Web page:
Birthday boy basks in blazing knock that derailed Pakistan.
KANDY: It seemed as if Daniel Vettori was busy writing the script while his opponents, and teammates even, prepared to endure a sunny afternoon on an untested surface against familiar opponents.
The New Zealand captain had labelled Ross Taylor his best batsman on the eve of the match with high hopes from him despite the captain-to-be having failed to cross the three-figure mark for almost two and a half years.
“Your best players are the ones that win you the World Cup,” Vettori had said in the pre-match press conference. “Taylor is a very good player if not our best batsman and at some point, he’ll win us a game.”
Vettori went on to add “hopefully tomorrow” with confidence you have prior to placing a large bet. It seemed, despite the odds stacked against it, that the birthday boy had opted to repay his captain’s faith and trust.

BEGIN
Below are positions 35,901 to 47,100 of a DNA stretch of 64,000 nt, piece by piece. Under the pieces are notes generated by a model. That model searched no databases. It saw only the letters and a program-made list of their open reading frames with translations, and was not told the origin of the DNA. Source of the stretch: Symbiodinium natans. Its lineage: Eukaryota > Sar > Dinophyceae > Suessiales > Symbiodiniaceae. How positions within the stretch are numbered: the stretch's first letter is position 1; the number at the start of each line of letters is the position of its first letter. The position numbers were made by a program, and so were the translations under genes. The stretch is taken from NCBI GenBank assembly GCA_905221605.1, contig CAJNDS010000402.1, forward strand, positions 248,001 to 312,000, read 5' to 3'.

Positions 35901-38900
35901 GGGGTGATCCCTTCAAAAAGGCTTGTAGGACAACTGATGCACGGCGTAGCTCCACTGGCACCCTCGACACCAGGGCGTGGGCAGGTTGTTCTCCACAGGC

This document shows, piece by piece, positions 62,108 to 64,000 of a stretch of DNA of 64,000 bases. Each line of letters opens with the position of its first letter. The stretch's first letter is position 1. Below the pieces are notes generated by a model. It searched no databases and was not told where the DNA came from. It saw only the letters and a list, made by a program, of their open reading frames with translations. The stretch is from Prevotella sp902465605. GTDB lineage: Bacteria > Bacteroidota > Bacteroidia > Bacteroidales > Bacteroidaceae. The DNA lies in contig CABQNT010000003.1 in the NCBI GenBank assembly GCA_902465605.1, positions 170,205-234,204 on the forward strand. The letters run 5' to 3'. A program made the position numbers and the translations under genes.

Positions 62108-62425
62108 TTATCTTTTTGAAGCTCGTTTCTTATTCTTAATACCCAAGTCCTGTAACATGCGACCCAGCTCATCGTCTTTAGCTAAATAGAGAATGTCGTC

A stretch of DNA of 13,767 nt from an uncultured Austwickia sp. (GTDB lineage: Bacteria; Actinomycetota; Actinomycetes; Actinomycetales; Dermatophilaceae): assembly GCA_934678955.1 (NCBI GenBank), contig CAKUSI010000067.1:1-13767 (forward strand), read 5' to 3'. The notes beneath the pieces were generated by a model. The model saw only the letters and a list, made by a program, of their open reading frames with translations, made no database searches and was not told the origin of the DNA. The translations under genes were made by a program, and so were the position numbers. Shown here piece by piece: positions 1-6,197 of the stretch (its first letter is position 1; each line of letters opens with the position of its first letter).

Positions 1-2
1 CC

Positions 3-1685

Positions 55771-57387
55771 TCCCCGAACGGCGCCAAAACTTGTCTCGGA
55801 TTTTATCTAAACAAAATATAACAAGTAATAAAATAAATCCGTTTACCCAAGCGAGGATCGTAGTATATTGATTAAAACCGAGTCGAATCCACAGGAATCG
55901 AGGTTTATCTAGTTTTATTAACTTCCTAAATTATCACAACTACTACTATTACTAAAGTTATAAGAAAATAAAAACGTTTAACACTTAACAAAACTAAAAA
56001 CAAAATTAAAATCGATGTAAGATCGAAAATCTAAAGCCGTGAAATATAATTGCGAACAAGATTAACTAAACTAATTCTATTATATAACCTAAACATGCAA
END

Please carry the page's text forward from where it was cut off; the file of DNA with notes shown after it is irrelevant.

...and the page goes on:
He destroyed the opposition, bringing the former champions crashing down to earth following their false ascendency to the “favourites” tag.
Yesterday was Taylor’s day, his “best game” according to the batsman himself who scored a blazing 131 following a poor start, including missed chances behind the stumps, to take New Zealand to a score that proved way beyond Pakistan’s reach.
“You need a bit of luck in cricket and I got that,” said Taylor after New Zealand’s thumping win.
“I had been searching for that perfect game and it had been a long time since I scored a limited-overs century so I’m a bit relieved to have scored that in such an important match.”
Reprieved twice in three balls, an edge going between wicket-keeper and the first slip and a straightforward chance spilled by Kamran Akmal when Taylor was on eight, Pakistan were left ruing what could have been.
“Credit to Taylor who played a wonderful knock,” said Pakistan’s coach Waqar Younis.
“We didn’t quite expect him to go berserk like that at the end but the way he played, it was wonderful to watch.”
Taylor, who derailed Pakistan, last scored a One-Day International century in October 2008, scoring 103 against Bangladesh in Chittagon but his blasting knock against stronger opponents in testing conditions had sounded warning bells to the opponents despite New Zealand’s poor run-in to the World Cup.